(Ventura River and tributaries in Ventura County)
Species / Location
Southern California steelhead trout (Oncorhynchus mykiss, Figure 1) population resilience after drought is an important aspect of their historical success. However, due to dramatic population declines and habitat loss, southern California steelhead trout were listed as federally endangered in 1997. The Ventura River watershed is listed as critical habitat and a high priority watershed for the recovery of steelhead trout. The California Department of Fish and Wildlife (CDFW) routinely monitors the mainstem of the Ventura River and its tributaries: Upper Matilija, North Fork Matilija, Upper North Fork Matilija, San Antonio, Bear, and Lion Creeks (Figure 2).
Need for Drought Stressor Monitoring
Figure 3. Upper Matilija Creek, before (left, March-30-2015) and after (right, April-27-2015) a fish rescue conducted on April 1 2015. Photo CDFW.
Little data on seasonal wet/dry conditions is available for the Ventura River watershed before 2013. The past several years of drought have reduced river flows to the point that many stream channels are becoming isolated pools or drying entirely (Figure 3). In stream reaches where flow has ceased due to the drought, dissolved oxygen has declined as riffles fail to add oxygen to the stream. Through routine monitoring of the Ventura River and its tributaries, CDFW can determine which areas dry first and also identify the best refuge habitats that remain wetted with suitable water quality.
Stressor Monitoring Efforts
To identify areas in danger of drying, and to find stranded steelhead trout, CDFW drought crews do walking surveys of stream reaches. During the winter and spring, field crews survey streams looking for spawning fish and redds. During the spring, summer, and fall, field crews monitor areas where habitat is drying and steelhead trout require relocation for survival. GPS units are used to record the beginning and end of wet and dry sections of each stream. The GPS data is used to generate maps to compare available habitat between seasons and across years. This monitoring data helps CDFW prioritize drought response in areas most likely to strand steelhead trout and to provide information on normal seasonal variability versus drought impacts.
Although wet/dry data for the Ventura watershed is still being collected and analyzed, inter-annual numbers from several tributaries are available for 2014 and 2015. Data for Upper Matilija Creek was collected between April and June of each year. In 2014, Upper Matilija Creek was 17% dry, and in 2015 it was 37% dry (Figure 4). For both Upper North Fork Matilija and North Fork Matilija creeks, wet/dry data was collected in August of 2014 and 2015. Upper North Fork Matilija Creek was 2% dry in 2014 and 15% dry in 2015 (Figure 5). Habitat surveys in 2014 indicate North Fork Matilija Creek was 12% dry and 4% dry in 2015 at the same time of year (Figure 6).
Figure 4. Upper Matilija Creek wet/dry data for 2014 and 2015. 2014 (left line) was 17% dry; in 2015 (right line) the creek was 37% dry.
Figure 5. Upper North Fork Matilija Creek wet/dry between 2014 (left line) and 2015 (right line). Upper North Fork Matilija Creek was 2% dry in 2014 and 15% dry in 2015.
Figure 6. North Fork Matilija Creek wet/dry between 2014 (left line) and 2015 (right line). North Fork Matilija Creek was 12% dry in 2014 and 4% dry in 2015.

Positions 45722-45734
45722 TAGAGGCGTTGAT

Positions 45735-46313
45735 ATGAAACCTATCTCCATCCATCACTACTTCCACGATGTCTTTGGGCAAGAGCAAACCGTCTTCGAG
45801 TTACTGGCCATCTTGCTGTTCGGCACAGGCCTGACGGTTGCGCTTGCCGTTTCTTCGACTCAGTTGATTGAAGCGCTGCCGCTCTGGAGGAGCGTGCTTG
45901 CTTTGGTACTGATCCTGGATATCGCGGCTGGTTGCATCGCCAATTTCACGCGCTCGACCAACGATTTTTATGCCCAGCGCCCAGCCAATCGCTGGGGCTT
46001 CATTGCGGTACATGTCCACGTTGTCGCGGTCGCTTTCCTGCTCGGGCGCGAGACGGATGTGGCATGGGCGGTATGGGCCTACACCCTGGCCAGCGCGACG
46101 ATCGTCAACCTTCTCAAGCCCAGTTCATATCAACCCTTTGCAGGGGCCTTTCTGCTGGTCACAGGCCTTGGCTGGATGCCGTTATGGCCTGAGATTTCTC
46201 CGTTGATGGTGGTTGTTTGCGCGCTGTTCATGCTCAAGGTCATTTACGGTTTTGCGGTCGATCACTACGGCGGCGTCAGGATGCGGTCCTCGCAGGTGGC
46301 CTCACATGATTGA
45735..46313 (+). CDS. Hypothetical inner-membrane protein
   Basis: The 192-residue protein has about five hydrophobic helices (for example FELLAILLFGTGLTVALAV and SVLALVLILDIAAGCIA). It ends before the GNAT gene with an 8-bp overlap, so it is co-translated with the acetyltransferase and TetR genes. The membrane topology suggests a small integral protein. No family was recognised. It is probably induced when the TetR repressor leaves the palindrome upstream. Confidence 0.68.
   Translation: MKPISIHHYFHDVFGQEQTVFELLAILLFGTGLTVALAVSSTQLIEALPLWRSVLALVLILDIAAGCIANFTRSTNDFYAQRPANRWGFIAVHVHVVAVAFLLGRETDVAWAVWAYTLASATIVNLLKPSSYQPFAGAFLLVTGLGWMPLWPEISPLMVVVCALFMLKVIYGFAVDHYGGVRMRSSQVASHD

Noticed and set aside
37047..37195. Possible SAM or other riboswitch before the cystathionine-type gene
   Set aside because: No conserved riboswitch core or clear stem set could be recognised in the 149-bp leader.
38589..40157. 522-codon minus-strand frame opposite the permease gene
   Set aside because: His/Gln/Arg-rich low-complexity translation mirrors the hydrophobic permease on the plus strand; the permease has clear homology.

Figure 7. San Antonio Creek during 2015. In January (left line) it was 57% Wet, 19% intermittent (pools but no flow) and 24% dry. By the beginning of October (right line) it was only 6% wet, 21% intermittent and 73% dry.
Many of the same locations that dried in 2014 also experienced drying in 2015. North Fork Matilija Creek was one of the few streams that became wetter.
Wet/dry surveys along San Antonio Creek performed by CDFW drought crews observed that severe drying occurred in 2014 and again in 2015 (Figure 7). Monitoring this creek became a priority because this creek is believed to be very important spawning habitat for returning anadromous adult steelhead trout. Unlike other tributaries, San Antonio Creek has no major barriers to fish passage, plenty of gravel for spawning, and a resident trout population in the lower portion of the creek, which could breed with returning anadromous adults. During a June 2015 snorkel survey, CDFW recorded 38 steelhead trout in a section of creek above Fraser Street near Ojai, CA.
Figure 8. Temperature and dissolved oxygen in the section of San Antonio Creek above Fraser Street.
These were the last known steelhead trout in San Antonio Creek. All other areas of this creek had dried or the water quality became too poor (low dissolved oxygen levels and high temperature) for fish survival. Although water quality in this creek section was stressful to fish (dissolved oxygen briefly dropped below 2 mg/l in early September), this was the best habitat remaining in San Antonio Creek during 2015 (Figure 8). By October, conditions improved with rising flow, increased dissolved oxygen levels, and decreased temperature.
Due to the lack of seasonal and inter-annual data available before the drought began in 2013, continuing the monitoring efforts of the CDFW drought crews will be beneficial in determining short-term (seasonal) and long-term (inter-annual) drying trends of the streams that are crucial for southern California steelhead trout survival. Understanding seasonal drying trends in both drought conditions and non-drought conditions will allow CDFW to make more informed decisions for managing California’s natural resources.